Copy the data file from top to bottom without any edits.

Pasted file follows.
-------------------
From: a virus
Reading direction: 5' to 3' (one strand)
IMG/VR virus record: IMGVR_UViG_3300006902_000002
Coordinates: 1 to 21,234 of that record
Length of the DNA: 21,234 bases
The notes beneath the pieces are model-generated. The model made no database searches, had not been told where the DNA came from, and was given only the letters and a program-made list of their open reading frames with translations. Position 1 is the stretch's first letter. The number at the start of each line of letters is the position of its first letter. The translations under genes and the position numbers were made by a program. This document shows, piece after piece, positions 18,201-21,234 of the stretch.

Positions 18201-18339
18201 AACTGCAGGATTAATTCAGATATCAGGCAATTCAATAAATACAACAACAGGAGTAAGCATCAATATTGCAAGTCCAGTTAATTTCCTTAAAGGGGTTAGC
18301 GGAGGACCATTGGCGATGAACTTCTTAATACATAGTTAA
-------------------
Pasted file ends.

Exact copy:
From: a virus
Reading direction: 5' to 3' (one strand)
IMG/VR virus record: IMGVR_UViG_3300006902_000002
Coordinates: 1 to 21,234 of that record
Length of the DNA: 21,234 bases
The notes beneath the pieces are model-generated. The model made no database searches, had not been told where the DNA came from, and was given only the letters and a program-made list of their open reading frames with translations. Position 1 is the stretch's first letter. The number at the start of each line of letters is the position of its first letter. The translations under genes and the position numbers were made by a program. This document shows, piece after piece, positions 18,201-21,234 of the stretch.

Positions 18201-18339
18201 AACTGCAGGATTAATTCAGATATCAGGCAATTCAATAAATACAACAACAGGAGTAAGCATCAATATTGCAAGTCCAGTTAATTTCCTTAAAGGGGTTAGC
18301 GGAGGACCATTGGCGATGAACTTCTTAATACATAGTTAA